It’s that time of the year when everyone is starting out with good intentions, whether it’s to get fit, reduce weight, eat more healthily, give up bad habits – the list is usually quite long. Most goals are individual and are in the control of that person who has set them
Many of these good intentions fall by the wayside as life gets in the way. So what’s the secret of succeeding in achieving the goals that are set? The answer is – an action plan!
Goals don’t have to belong to only one person. You can set family goals and it’s a great way to build up to special occasions and events.
Planning the family holiday is probably the biggest one and it’s great to get everyone involved. However, how about planning a family activity once a month? This could be a joint effort or the responsibility for organising it could rotate, including older children taking their turn.
With the high profile that healthy nutrition has today (not to mention obesity), planning a family approach to what goes on the shopping list and meals that everyone likes could be a great goal to set.
If the goal is a tidier home with easier-to-find belongings, the goal setting would include suggestions to improve things and maybe some negotiation over what is reasonable and what isn’t.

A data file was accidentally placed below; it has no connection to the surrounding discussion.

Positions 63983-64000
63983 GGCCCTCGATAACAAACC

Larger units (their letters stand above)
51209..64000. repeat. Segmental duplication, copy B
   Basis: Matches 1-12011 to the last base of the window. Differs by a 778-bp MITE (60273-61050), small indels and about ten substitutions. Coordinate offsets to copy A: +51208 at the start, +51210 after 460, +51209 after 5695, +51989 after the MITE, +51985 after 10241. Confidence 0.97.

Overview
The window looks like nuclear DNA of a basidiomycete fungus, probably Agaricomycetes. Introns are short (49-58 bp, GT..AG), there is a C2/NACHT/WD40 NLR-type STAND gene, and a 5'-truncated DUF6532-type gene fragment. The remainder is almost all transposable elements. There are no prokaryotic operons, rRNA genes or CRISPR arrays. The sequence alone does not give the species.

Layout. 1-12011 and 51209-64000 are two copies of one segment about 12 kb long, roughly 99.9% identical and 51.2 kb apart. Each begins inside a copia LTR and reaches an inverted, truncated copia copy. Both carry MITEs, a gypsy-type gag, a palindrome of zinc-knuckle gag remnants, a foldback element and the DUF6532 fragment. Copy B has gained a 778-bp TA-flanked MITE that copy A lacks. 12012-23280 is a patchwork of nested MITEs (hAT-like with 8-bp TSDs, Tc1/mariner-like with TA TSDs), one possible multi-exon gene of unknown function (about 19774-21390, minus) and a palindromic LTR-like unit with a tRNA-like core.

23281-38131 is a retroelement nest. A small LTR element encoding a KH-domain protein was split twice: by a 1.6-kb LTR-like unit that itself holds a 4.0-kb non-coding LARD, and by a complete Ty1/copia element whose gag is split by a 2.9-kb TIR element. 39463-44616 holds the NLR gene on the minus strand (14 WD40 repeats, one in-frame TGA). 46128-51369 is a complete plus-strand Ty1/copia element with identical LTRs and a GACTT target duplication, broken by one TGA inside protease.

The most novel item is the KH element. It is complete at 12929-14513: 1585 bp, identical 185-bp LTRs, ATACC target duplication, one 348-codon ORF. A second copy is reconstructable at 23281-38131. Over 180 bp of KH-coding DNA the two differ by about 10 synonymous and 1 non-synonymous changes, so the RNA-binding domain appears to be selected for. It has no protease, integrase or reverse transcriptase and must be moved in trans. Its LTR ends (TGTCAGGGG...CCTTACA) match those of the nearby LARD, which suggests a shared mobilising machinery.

There are so many things that can be achieved and having a goal setting session en famille – and agreeing to do your bit can ensure a much better success rate than simply demanding everyone does X.
You can’t do a goal – it’s an outcome. What you can do is create a to-do list or action plan and assign each action to a family member.
Better still, if you have ‘to-do by’ dates too, everyone has a clear idea of what they’re working towards.
Set up a calendar where everyone can see it (on the fridge door?) with the deadlines and initials of each person shown. Encourage everyone to put time in their diaries to do what they’ve agreed to as well.
If this sounds a bit like overkill for a family, believe me, it isn’t! These are the tools of success and everyone will get more done and get that sense of satisfaction from having achieved something they’ve set out to do.
You’ll also be teaching your children life skills that will help them to achieve more in their lives, as they grow up and leave home.